Despite such positive moves, the data centre sector has much further to go, with critics pointing out that currently only about 20% of the electricity they use is from renewables. For example, a 2020 study by Arelion (then Telia Carrier) demonstrated that data centre relocation to Sweden, and Stockholm in particular, presents a compelling and sustainable opportunity for an energy-intensive industry to source cheap electricity with a low carbon footprint, while operating within acceptable latency limits.

In search of sustainable networks

In 2023, Arelion published a research report about the impact of the energy crisis on business networks in several key segments – including IT, financial services and banking, pharmaceuticals and manufacturing – which revealed that 40% see solar energy as the power source of choice for the networks of the future. However, this view seems unrealistic due to the intermittent nature of solar energy production.

Successful network operations depend entirely upon a reliable and consistent source of energy 24/7. Even with the right infrastructure in place, the sun simply does not shine for long enough, or predictably enough, in many areas of the world. Until we see a paradigm shift in battery technology, solar and wind power are essentially just complementary power sources that serve to reduce the costs and carbon footprint of a network.

Despite this, I believe that network operators have a crucial role to play in promoting sustainable energy resources and maximising network energy efficiency. Consumption needs to be reduced in our sector, especially considering the current cost of energy. As an industry, we are great at installing new, more efficient hardware, but constantly adding hardware is only part of the story. In telecoms, we need to get better at unplugging. Through better planning, inventory management and preventative maintenance, huge progress can be made on improving energy efficiency of active infrastructure as well as replacing and decommissioning older equipment.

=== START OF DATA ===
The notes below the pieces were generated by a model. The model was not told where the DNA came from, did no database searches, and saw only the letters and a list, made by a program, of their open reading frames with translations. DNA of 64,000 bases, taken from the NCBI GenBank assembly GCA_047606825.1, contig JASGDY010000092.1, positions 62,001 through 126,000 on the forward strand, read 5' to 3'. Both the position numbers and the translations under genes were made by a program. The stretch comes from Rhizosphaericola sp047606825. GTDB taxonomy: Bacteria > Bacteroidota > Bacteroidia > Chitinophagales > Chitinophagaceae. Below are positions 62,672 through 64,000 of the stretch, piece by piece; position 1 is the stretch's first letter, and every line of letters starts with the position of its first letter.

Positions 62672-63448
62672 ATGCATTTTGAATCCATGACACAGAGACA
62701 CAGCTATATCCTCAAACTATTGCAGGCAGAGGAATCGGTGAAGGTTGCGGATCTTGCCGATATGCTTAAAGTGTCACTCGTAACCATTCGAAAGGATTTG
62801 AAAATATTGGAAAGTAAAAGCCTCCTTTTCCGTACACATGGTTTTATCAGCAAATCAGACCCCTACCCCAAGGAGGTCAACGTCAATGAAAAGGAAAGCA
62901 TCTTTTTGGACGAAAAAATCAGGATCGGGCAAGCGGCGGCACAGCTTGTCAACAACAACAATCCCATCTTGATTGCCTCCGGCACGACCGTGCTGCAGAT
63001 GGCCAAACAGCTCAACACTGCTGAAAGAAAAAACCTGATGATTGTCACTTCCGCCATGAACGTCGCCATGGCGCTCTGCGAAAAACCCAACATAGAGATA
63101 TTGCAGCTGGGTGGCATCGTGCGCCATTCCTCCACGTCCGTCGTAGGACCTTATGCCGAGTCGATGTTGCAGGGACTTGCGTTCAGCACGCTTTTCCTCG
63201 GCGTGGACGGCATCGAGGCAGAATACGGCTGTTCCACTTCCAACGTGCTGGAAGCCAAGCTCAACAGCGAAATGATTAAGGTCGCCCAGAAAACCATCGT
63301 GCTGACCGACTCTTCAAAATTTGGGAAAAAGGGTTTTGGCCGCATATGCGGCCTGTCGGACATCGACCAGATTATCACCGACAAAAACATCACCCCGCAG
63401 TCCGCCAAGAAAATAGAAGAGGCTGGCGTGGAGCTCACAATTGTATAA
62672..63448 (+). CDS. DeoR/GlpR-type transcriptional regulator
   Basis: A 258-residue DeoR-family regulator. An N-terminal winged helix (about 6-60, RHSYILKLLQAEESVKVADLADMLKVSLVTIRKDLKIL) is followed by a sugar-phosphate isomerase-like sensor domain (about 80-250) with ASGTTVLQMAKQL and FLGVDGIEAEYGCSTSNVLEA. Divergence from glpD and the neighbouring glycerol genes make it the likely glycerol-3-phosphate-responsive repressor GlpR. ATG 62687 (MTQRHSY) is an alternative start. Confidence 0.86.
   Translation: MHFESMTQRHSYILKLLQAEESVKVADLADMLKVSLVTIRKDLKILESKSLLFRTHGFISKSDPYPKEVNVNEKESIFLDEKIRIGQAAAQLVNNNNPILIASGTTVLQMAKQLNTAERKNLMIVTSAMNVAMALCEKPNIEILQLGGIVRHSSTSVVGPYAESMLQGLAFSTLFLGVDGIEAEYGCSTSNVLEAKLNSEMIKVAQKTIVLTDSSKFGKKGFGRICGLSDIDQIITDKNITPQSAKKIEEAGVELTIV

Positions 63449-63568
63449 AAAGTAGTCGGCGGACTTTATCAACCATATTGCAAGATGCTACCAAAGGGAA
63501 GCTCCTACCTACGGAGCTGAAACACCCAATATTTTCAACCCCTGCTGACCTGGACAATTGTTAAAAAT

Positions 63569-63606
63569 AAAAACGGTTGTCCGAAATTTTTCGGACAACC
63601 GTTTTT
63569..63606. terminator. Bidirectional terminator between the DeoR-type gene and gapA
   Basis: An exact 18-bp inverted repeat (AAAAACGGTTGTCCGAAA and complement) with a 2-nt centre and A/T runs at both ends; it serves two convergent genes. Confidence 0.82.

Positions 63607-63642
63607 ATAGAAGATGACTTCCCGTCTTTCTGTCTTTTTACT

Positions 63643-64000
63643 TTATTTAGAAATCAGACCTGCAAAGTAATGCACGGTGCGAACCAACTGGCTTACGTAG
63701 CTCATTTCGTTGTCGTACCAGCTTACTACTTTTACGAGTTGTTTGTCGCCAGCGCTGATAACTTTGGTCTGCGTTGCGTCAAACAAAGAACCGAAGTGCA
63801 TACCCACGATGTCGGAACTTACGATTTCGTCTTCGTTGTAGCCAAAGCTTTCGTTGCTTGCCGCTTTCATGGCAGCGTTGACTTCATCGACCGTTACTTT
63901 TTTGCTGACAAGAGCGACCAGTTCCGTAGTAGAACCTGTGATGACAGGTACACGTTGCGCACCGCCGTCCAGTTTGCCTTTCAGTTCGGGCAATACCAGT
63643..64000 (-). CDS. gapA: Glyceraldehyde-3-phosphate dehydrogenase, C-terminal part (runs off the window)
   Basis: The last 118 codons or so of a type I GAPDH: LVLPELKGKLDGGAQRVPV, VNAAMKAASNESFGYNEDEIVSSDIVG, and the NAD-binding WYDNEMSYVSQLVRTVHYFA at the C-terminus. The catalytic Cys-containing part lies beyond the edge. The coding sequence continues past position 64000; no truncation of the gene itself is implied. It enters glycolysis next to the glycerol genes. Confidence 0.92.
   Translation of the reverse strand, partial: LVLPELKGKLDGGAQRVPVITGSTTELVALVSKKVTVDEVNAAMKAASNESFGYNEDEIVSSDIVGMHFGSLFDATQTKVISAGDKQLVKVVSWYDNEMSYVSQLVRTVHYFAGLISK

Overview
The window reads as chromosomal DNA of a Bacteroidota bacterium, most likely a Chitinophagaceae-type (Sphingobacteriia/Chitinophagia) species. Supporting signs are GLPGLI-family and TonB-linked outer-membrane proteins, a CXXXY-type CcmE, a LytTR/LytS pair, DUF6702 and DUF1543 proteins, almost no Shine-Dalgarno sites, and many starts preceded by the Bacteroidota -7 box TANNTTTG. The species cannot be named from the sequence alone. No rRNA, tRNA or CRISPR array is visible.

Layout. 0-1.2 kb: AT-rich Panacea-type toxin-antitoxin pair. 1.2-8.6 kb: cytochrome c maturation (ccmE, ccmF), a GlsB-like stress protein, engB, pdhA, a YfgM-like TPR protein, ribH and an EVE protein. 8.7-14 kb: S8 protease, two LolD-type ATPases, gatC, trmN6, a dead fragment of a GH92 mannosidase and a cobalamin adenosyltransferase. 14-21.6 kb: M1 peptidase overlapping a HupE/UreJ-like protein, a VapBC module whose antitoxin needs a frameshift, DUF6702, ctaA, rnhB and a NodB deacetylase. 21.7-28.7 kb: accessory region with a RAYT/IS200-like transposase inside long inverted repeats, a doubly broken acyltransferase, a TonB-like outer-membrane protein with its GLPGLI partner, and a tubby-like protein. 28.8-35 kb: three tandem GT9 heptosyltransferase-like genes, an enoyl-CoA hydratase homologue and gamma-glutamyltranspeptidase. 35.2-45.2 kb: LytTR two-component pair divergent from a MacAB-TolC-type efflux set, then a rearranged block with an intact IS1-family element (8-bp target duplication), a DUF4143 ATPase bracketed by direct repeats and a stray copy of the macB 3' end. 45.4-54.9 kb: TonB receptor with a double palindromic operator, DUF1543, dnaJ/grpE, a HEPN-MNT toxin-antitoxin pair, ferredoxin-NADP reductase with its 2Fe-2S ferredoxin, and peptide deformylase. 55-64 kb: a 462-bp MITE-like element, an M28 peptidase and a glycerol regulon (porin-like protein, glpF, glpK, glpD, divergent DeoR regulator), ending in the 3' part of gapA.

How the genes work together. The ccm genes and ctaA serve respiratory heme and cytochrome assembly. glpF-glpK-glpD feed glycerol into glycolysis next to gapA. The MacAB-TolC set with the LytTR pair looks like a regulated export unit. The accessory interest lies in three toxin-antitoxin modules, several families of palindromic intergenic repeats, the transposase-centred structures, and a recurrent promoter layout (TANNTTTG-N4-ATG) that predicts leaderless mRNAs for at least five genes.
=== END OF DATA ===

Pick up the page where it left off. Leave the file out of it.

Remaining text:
Key steps to sustainability

As an industry, it is fair to say that for the time being at least, solar power – and indeed non-nuclear and non-fossil-based energy sources – cannot power the Internet alone, and while network operators may not be able to solve the green energy shortfall, there are some key measures they should consider:

  • Monitor and maximise operational energy efficiency measures
  • Decommission older power-hungry equipment
  • Seek innovative solutions that improve network efficiency, while cutting power consumption and costs
  • Maximise use of green energy such as solar and wind power
  • Audit data centres in relation to energy efficiency
  • Consider the sustainability strategy of third parties in the supply chain

The message from experts at organisations such as the UN and IEA, among others, is clear: households and businesses should strive for energy efficiency and increase their use of renewables wherever possible. Network operators are no exception.